113-Million-Year-Old Dinosaur Tracks Have Been Revealed In Texas After A Drought

The scorching heatwaves that have been searing Texas have unexpectedly revealed a fascinating secret. Severe drought conditions in the state have unveiled approximately 70 previously undiscovered dinosaur tracks, a revelation shared recently by Dinosaur Valley State Park through a Facebook post.

These ancient imprints, concealed beneath layers of water and mud in the Paluxy River, are believed to date back around 110 million years ago. The Facebook post from the state park highlighted the extreme heat experienced during the discovery, with limestone in the riverbed reaching blistering temperatures of up to 126 degrees Fahrenheit.

Paul Baker, the retail manager at Dinosaur Valley State Park, expressed his astonishment at the sheer number of tracks that have been found. He likened the experience to a thrilling treasure hunt, emphasizing the excitement of uncovering something unseen for millions of years.

Most of these newly revealed tracks are thought to belong to the Acrocanthosaurus, a massive dinosaur towering at 15 feet and weighing nearly seven tons. Alongside these tracks, there are imprints resembling those of a Sauropodseiden, commonly referred to as a Paluxysaurus, an enormous creature that reached towering heights of 60 feet and weighed an astonishing 44 tons.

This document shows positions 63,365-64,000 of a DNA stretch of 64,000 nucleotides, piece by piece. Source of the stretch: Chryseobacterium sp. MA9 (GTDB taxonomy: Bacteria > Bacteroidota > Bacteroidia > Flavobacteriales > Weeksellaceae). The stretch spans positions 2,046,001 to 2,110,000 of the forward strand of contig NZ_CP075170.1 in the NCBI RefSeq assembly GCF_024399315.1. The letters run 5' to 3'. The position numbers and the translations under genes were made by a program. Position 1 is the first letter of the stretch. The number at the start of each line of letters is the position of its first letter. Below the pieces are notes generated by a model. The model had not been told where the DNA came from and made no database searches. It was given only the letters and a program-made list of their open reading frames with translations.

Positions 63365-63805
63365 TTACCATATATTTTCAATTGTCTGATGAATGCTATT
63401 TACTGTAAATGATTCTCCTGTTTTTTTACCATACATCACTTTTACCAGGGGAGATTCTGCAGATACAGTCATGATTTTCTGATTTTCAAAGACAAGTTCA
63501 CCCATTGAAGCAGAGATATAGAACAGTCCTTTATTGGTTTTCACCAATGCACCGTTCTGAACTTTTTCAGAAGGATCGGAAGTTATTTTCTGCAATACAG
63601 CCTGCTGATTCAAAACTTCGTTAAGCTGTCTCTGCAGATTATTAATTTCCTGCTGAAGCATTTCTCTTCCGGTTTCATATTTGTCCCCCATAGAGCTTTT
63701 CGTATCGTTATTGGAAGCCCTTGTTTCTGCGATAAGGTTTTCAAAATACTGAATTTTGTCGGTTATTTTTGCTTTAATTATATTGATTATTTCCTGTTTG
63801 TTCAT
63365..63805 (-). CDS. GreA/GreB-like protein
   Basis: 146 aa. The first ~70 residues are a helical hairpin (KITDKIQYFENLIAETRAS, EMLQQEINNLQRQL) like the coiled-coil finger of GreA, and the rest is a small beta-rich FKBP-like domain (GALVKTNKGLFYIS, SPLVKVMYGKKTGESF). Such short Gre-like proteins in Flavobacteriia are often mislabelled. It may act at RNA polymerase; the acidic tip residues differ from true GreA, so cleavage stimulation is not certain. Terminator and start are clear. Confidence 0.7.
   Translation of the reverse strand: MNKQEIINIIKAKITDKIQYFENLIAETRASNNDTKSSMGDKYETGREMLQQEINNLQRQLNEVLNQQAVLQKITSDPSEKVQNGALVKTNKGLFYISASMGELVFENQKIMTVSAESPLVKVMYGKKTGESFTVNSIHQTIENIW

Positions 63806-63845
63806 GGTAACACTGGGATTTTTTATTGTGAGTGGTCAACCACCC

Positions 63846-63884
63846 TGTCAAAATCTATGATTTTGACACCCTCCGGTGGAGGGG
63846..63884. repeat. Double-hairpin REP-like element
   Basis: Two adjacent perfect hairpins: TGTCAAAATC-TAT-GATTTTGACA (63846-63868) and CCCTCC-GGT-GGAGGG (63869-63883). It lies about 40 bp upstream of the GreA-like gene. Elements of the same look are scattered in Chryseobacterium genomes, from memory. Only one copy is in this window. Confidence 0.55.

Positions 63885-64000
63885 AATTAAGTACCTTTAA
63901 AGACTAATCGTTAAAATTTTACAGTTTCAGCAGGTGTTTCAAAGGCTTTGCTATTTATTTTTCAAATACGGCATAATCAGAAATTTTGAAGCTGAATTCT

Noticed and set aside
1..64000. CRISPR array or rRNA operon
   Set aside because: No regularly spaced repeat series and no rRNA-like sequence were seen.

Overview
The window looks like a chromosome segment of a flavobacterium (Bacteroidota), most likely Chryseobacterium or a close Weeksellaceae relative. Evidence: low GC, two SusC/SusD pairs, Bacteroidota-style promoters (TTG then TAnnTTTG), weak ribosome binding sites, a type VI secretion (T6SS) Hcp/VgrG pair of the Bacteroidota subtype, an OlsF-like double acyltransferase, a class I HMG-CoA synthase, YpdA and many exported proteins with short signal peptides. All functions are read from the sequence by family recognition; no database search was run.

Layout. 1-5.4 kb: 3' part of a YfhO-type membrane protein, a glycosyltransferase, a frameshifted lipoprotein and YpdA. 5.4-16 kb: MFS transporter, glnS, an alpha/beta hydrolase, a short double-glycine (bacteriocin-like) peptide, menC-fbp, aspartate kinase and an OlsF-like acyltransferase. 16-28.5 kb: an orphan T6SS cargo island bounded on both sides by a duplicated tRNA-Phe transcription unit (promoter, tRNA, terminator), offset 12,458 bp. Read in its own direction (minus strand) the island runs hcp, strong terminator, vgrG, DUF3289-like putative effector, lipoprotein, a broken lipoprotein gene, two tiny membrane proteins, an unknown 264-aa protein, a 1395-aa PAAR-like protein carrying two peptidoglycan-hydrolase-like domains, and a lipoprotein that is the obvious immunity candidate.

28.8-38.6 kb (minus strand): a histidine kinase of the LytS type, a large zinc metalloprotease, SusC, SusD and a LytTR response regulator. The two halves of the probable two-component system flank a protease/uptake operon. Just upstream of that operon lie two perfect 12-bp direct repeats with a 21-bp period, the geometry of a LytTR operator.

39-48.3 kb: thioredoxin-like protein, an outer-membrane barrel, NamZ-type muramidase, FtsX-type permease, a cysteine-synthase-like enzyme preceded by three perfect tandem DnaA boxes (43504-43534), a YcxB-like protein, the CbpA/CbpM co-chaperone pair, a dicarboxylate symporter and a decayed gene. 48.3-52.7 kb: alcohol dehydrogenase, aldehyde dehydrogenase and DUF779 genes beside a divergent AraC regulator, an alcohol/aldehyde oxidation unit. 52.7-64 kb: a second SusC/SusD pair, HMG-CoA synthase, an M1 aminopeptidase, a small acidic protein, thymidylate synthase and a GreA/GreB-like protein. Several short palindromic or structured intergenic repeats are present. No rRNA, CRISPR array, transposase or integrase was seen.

While the ongoing drought has provided a unique opportunity to expose these prehistoric relics, Baker cautioned that this rare sight won’t last forever. He explained that once significant rainfall returns, most tracks will be concealed again.

Dinosaur Valley State Park, located an hour and a half south of Dallas, has long been a haven for dinosaur enthusiasts and tourists alike. The park houses numerous dinosaur tracks left behind by sauropods and theropods that once roamed the region approximately 113 million years ago. Visitors frequent the area for activities like fishing, swimming, and kayaking in the now-dry Paluxy River, which has experienced a significant drop in water levels.

The persistent drought in Texas, which began back in June, has now spread to affect more than a third of the state, according to the US Drought Monitor. In the vicinity where the newfound dinosaur tracks were discovered, temperatures have soared to a sweltering 128 degrees Fahrenheit at times, exacerbating the already arid conditions.

Due to his upbringing, Paul Baker, deeply connected to Dinosaur Valley State Park, acknowledges the awe-inspiring aspect of unearthing dinosaur tracks. However, he doesn’t downplay the ongoing drought and record-high temperatures, recognizing it as a “give-and-take” situation. He fondly remembers the vanished Paluxy River, saying, “It’s neat to see the tracks like this, but I do miss the river. The Paluxy River is normally a beautiful, beautiful river.”

The discovery of these dinosaur tracks amidst challenging climate conditions serves as a poignant reminder of the intricate relationship between nature’s wonders and our environmental challenges.

While marveling at these ancient imprints, the ongoing drought underscores the significance of preserving our natural resources for future generations.

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